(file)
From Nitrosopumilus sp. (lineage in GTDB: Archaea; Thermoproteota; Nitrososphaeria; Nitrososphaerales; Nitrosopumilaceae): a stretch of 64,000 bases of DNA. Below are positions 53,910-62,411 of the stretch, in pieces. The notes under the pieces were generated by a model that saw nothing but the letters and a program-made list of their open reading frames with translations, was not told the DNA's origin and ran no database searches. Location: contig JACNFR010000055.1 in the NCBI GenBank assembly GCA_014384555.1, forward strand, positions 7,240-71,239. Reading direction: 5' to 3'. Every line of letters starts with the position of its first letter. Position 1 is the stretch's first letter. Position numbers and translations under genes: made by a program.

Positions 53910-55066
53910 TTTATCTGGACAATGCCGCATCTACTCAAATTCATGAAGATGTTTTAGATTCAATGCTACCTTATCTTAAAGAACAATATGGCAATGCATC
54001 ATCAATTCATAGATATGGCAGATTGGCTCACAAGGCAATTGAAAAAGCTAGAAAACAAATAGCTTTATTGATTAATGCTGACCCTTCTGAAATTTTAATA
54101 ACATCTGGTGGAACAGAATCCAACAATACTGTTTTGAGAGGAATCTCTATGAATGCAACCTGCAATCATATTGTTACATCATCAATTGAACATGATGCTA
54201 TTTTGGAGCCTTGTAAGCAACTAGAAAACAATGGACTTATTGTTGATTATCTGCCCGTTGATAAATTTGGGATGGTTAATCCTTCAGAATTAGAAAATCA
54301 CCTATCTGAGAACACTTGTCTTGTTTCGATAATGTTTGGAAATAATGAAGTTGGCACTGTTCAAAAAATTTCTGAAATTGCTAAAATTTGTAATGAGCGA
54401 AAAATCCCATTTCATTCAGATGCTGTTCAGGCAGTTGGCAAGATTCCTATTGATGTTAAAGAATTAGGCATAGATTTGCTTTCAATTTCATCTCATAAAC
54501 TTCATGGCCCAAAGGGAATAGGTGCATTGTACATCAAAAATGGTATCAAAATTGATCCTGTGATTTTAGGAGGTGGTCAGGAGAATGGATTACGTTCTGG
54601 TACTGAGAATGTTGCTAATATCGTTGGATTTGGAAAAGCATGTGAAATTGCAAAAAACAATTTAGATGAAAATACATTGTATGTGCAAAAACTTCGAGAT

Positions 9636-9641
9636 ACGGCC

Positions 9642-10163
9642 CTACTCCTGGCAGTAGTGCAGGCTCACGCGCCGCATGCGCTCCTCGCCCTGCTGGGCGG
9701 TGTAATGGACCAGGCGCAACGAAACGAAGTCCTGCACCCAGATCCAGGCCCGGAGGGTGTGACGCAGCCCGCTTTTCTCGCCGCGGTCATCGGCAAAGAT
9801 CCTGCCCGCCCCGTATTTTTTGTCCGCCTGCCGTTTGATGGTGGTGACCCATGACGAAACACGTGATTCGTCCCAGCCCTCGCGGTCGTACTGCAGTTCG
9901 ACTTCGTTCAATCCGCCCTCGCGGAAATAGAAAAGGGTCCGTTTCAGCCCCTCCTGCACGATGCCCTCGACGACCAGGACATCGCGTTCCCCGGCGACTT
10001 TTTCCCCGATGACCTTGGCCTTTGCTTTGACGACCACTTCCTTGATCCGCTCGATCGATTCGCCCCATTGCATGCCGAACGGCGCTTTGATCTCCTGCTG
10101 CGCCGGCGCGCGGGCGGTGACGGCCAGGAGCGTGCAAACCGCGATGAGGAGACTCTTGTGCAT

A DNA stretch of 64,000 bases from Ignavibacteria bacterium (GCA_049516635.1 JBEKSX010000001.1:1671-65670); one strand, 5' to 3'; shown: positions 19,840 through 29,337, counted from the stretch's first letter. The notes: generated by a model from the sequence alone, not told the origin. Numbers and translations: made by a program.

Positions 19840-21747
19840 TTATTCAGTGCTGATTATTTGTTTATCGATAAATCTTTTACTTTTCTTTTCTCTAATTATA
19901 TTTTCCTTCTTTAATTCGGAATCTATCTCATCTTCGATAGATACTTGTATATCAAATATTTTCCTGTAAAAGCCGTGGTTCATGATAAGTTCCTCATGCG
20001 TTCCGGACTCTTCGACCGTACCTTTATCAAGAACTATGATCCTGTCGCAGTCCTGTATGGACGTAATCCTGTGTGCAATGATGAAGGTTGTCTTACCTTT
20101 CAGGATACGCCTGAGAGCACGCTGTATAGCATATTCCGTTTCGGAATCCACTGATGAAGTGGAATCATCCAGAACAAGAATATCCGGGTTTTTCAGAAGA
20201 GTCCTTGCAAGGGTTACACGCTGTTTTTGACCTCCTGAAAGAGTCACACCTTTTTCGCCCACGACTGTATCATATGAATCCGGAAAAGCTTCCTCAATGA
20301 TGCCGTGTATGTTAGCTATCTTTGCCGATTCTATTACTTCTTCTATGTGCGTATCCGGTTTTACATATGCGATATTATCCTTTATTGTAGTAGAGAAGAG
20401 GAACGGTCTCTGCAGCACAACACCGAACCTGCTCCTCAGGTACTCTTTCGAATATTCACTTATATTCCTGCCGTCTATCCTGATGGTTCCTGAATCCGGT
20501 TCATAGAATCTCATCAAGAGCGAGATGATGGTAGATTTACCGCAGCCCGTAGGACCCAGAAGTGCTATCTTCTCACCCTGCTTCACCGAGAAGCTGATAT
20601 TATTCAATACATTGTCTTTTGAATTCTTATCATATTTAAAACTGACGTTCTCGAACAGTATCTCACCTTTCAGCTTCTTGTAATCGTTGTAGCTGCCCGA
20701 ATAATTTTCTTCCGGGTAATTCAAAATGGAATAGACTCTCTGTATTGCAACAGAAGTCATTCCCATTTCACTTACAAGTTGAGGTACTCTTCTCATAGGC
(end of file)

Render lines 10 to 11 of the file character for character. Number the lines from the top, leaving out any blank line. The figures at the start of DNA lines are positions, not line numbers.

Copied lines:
54601 TACTGAGAATGTTGCTAATATCGTTGGATTTGGAAAAGCATGTGAAATTGCAAAAAACAATTTAGATGAAAATACATTGTATGTGCAAAAACTTCGAGAT

Positions 9636-9641